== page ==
Capo Hits a Triple

Restaurant: Capo [12, 3]

Location: 1810 Ocean Ave, Santa Monica, Ca. 310-394-5550

Date: September 14, 2011

Cuisine: Italian with Cal influences

Rating: The food here is really very very good.


Capo is an occasional favorite of mine and I’ve reviewed it before HERE and HERE. They have a particular high end (but not formal) blend of California style (Farmer’s Market ingredients) and Italian tradition. But it’s not a strictly traditional Italian, more interpreted through a vaguely Tuscan / California vibe.

The intimate dining room.

They have very good bread at Capo, particularly the crispy things.

Capo always puts out this little humus-like spread. I suspect it’s fava beans. It’s addictive though.

We settle down to examine the MENU, which is big, and always a difficult decision because there is so much great stuff on it. They have an odd menu format, in which each item is identified by only it’s principle ingredient, forcing you to guess or ask how it’s actually prepared. Plus they have “fill in the blanks” on the menu which are filled in by a separate sheet of daily specials. No big deal, but it’s kind of bizare. Doesn’t matter though, as the food is great.

I got this 2004 Brunello di Montalcino Riserva at the vineyard in Tuscany. It was just released as it’s aged for 5-6 years in old oak. “From vines in Castelnuovo dell’Abate, is gorgeous, layered and elegant in its violets, tar, licorice and cherries. The finish is long and impeccable, but this is a somewhat ethereal style, with aromas and flavors that are already a touch forward relative to most 2004 Riservas. Ideally the wine is best enjoyed within the next decade. Anticipated maturity: 2010-2020.”

It’s worth noting that Capo has a peculiar corkage policy (I rant on it here). In short, you can bring one and no more than one bottle, and that it must not be on their list.

The amuse, a cone of tomatoes. Essentially like a tomato bruschetta — in a crispy cone.

“Heirloom tomato vegetable salad.” Very fresh Farmer’s Market vegetables.

The same salad, but with Burrata. Which, like bacon, makes everything better.

“Burrata black truffle bruschetta.” Besides the shaved vegetables and the bread underneath this is a big blob of burrata, fresh truffles, and a whole poached egg! It was pretty good, but decidedly rich. In some ways similar to my special eggs, in some ways like the famous Melisse truffle egg.

“Steak tartar.” The fries and aioli are obvious. The meat was delicious! There was a lot of pepper in there, and olive oil. But mostly it just tasted of wonderful raw beef. One of the better tartars I’ve had. Maybe a little shaved parmesan would make it even better!

We killed the first bottle (from my cellar) and bought this one off the list. It makes a horizontal of sorts, being another 2004 Brunello Riserva. It was good, but not quite as good as the Potozzine. “The 2004 Brunello di Montalcino comes across as lean and powerful in its expression of red cherries, tobacco, spices and earthiness. The aromas aren’t perfectly clean and the wine’s structural components seem to have the upper hand over the wine’s density and richness of fruit, suggesting the tannins will ultimately dominate the wine’s overall balance. Anticipated maturity: 2010-2018.”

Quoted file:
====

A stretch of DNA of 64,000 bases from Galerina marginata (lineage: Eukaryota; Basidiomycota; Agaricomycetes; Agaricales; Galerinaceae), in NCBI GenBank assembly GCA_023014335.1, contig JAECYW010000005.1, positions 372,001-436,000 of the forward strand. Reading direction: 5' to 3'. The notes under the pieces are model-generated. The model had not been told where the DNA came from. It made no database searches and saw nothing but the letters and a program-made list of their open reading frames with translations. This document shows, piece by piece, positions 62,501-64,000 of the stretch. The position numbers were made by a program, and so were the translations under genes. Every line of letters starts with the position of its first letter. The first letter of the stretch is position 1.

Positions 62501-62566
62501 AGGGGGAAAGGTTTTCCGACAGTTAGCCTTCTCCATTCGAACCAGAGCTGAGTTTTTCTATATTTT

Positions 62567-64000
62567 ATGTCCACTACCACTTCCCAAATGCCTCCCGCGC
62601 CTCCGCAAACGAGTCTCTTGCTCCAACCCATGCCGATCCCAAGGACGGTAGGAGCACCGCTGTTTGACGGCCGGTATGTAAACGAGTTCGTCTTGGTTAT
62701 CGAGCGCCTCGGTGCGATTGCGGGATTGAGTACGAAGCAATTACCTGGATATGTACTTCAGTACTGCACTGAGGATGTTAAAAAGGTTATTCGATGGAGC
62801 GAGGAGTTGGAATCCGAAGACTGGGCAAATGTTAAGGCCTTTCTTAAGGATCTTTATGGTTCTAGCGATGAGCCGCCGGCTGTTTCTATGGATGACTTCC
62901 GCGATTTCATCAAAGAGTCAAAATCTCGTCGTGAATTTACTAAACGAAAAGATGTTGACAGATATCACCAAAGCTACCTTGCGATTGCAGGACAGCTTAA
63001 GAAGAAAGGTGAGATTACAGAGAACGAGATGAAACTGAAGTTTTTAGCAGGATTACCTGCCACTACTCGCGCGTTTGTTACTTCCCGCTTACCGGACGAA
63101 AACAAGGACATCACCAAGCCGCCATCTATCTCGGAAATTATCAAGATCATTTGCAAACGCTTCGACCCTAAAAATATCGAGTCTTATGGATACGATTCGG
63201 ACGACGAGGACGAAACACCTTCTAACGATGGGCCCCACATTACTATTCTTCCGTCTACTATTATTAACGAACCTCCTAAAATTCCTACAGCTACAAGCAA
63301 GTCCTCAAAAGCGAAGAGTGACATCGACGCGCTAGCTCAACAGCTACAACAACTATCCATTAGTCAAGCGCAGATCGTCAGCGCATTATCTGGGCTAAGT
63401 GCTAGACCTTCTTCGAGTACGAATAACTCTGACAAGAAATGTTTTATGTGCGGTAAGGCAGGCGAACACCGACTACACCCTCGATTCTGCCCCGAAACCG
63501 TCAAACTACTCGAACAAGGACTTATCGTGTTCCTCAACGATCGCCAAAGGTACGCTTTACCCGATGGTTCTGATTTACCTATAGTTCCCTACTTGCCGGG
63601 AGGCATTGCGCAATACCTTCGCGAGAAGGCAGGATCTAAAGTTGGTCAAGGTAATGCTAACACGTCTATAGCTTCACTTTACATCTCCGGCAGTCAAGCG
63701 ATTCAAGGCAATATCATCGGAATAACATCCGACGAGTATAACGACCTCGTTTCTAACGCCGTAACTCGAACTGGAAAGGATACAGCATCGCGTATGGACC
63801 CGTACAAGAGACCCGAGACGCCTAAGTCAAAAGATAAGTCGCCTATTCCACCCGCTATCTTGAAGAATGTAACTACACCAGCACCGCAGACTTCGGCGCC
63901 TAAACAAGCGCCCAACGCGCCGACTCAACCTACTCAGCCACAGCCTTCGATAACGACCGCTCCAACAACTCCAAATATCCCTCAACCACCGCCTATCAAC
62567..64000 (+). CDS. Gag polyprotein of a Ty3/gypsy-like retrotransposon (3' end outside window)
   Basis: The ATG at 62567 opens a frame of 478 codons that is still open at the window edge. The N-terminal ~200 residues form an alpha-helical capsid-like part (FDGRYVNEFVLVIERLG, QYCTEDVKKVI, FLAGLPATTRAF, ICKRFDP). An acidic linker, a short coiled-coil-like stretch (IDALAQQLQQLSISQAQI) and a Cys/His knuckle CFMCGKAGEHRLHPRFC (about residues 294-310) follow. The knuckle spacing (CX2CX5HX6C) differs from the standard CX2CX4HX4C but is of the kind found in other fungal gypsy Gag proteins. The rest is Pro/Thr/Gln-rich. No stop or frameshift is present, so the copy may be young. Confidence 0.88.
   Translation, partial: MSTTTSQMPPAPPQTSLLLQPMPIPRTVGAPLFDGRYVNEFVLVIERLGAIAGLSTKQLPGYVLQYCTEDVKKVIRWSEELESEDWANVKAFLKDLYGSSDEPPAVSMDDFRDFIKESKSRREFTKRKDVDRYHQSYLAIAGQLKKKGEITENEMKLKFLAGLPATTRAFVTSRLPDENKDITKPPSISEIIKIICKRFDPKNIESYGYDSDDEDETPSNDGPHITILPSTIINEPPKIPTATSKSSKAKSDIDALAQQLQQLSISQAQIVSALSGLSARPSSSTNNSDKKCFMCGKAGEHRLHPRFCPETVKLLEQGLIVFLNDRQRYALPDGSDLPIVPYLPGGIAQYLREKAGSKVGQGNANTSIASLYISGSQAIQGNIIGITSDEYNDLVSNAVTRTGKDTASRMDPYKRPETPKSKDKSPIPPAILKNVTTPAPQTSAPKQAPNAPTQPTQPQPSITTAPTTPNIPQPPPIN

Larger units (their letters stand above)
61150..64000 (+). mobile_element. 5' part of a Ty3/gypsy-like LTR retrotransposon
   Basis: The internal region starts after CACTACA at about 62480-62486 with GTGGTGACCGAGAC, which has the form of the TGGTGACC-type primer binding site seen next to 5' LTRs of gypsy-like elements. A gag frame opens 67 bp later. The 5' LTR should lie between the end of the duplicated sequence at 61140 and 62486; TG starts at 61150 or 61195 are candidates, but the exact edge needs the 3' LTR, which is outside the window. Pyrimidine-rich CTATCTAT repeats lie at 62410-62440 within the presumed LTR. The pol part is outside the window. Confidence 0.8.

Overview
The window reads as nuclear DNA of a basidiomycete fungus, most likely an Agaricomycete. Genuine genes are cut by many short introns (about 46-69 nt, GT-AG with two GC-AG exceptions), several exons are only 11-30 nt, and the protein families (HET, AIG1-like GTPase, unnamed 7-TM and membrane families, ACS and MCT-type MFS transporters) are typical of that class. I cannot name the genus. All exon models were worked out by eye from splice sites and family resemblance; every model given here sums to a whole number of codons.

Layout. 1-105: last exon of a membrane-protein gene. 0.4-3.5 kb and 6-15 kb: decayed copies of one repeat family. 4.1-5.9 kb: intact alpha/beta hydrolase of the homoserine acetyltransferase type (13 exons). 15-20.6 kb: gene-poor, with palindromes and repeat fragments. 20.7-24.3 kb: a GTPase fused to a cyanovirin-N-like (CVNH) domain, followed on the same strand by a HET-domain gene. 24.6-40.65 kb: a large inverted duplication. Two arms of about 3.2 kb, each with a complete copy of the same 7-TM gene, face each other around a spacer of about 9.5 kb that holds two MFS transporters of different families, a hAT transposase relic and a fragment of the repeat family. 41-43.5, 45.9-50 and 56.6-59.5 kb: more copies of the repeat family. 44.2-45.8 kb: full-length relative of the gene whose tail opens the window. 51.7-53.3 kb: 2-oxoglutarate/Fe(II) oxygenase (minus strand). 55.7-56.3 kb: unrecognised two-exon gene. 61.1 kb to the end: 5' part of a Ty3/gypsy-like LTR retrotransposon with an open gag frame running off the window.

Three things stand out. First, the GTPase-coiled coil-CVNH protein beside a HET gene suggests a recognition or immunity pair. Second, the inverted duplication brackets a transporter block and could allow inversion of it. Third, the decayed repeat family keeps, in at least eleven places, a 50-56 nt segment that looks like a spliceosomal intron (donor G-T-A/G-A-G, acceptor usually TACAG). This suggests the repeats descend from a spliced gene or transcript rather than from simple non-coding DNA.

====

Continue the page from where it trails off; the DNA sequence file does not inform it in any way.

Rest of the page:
“White corn ravioli.” You can’t beat fresh pasta in a butter sauce.

This is “buccatini with lamb ragu,” and it’s one of the best pastas I’ve ever had.  I’ve come back like three times for it. I love a good ragu, and the buccatini (spagetti with a tiny hole in the middle) is perfect. The dish is rich and meaty, divine. I always order it.

Capo has an impressive wood fire in the corner that they cook a lot of the entrees on. The prices are pretty punitive, but they’re good. Plus the fire lends a wonderful wintery smell to the whole dining room.

Bronzino, grilled, with vegetables.

Dover sole.

Veal chop, nice and rare.

This is the “chocolate soufflé,” an excellent implementation of the classic. You have to preorder it at the beginning of the meal.

And they add a big dollop of fresh whipped cream.

The “chocolate volcano cake,” also with whipped cream, also preordered.

And this. This was to die for. “Meyer lemon semifreddo,” with a blueberry or blackberry sauce. Everything about this was spectacular, one of my all time favorite deserts. The cold-soft texture, the bright lemon flavor, and the tart sweetness of the berries. OMFG!

A nice plate of little petit fours, not so usual at American Italians, more french. In Italy sometimes you’ll get treated to little almond cookies and shots of grappa or sambuca.